Monday, 26 September 2011

Labour and the Tinker, Tailor effect

For those who have been to see the current number one film in the box office charts, most report a feeling of deflation when leaving the cinema after watching Tinker, Tailor, Soldier, Spy. It isn't that the film itself is a letdown, more that it envelopes you so successfully, in a mushroom coloured world of hopelessness, that you cannot but be slightly melancholy when exiting your nearest multiplex.

The film - avoiding spoiling the plot carefully here - demonstrates so effectively the forlorn hope of a better world for those in the spying game, that you are left with an emptiness in your stomach. This feeling is one I recognise from the dark days of Conservative opposition.

More than one Conservative conference ended with a feeling of utter hopelessness - that whatever we did it wasn't going to be alright. Frankly, we were fighting a losing battle. A four hour train journey from Blackpool felt very similar to the hopelessness so successfully communicated in the current adaption of the Le Carre novel.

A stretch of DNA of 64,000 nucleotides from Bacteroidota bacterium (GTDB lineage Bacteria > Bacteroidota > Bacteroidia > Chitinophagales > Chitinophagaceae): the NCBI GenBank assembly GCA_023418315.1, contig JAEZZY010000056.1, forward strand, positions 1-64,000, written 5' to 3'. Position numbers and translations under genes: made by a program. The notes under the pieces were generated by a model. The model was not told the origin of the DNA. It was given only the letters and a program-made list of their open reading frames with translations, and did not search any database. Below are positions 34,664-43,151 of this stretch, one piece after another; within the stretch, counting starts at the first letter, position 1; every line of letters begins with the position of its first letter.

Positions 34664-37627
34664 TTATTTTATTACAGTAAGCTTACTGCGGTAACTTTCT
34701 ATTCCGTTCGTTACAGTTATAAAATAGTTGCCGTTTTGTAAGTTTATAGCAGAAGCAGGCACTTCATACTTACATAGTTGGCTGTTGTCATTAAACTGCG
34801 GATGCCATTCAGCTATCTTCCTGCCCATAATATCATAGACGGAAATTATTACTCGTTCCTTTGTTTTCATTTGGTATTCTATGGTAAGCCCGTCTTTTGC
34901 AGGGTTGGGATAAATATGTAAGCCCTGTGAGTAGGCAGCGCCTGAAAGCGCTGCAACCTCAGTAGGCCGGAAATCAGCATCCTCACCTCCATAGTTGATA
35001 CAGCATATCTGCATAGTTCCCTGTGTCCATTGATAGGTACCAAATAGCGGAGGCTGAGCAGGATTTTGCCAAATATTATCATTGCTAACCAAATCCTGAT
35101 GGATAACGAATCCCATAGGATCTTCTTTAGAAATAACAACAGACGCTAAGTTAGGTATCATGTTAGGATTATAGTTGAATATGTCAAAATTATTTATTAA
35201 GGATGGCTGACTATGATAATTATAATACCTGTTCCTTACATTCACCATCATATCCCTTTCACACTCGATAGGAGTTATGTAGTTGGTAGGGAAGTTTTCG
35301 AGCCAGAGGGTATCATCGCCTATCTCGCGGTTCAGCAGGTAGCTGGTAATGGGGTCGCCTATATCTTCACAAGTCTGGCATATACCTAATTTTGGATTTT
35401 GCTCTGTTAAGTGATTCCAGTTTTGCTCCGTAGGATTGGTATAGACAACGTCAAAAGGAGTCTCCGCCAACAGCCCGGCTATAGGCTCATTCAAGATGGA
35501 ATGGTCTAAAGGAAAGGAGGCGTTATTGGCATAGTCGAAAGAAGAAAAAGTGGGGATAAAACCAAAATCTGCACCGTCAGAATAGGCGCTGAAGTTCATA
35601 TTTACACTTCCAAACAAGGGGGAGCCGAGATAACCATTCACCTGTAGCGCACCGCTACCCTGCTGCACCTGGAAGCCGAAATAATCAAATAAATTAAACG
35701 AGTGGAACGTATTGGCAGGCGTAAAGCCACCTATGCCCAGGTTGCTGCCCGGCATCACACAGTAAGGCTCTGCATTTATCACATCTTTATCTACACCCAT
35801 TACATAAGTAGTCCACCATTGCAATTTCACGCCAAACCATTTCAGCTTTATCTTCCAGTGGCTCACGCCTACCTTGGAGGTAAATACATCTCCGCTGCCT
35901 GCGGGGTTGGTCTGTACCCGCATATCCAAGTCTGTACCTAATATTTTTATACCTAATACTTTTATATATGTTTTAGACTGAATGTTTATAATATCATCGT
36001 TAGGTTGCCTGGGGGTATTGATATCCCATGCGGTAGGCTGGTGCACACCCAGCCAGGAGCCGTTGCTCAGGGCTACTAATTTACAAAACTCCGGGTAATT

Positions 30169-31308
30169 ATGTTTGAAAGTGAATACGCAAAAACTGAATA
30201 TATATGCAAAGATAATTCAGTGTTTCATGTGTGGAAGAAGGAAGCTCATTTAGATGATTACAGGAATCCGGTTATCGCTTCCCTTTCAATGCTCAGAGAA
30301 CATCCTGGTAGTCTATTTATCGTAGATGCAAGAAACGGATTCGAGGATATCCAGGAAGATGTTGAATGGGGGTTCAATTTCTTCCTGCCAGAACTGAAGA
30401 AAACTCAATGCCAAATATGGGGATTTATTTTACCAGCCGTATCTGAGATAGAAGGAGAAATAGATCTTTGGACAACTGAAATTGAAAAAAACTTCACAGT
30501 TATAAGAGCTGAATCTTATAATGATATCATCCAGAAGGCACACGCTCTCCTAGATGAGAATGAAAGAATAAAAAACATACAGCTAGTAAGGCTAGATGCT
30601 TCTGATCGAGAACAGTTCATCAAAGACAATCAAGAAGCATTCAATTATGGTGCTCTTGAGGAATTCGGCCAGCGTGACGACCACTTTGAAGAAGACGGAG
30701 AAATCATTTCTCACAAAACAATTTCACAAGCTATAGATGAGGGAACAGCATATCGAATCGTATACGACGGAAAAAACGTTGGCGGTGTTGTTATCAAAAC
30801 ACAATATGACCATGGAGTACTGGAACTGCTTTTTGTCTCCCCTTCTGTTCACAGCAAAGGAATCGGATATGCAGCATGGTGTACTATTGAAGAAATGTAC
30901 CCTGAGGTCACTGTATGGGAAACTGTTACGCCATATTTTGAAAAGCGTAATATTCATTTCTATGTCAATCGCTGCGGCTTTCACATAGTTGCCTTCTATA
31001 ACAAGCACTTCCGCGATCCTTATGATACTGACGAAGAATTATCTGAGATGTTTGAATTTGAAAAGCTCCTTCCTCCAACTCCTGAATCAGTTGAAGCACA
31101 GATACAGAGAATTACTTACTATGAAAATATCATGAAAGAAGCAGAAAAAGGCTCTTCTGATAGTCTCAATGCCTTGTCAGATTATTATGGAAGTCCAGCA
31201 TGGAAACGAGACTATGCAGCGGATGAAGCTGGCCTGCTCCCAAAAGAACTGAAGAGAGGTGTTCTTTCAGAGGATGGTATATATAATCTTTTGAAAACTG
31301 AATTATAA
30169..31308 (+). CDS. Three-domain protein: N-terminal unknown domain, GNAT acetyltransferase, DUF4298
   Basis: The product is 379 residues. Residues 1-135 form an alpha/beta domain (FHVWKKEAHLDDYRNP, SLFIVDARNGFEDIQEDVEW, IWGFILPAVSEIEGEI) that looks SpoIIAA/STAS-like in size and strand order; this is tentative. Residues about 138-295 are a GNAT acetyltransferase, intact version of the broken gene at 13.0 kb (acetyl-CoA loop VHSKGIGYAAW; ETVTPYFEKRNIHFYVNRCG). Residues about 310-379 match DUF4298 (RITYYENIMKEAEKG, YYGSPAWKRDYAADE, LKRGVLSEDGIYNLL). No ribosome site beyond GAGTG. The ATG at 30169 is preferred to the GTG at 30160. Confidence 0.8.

This is what Labour needs to avoid this week. Nothing else. When their activists start to head away from Liverpool, if they have a melancholy feeling, or an emptiness in the pit of the stomach they will recognise they are fighting a losing battle and should act to change things fast. If they don't, then next year, and I speak from experience here, will be even worse.  

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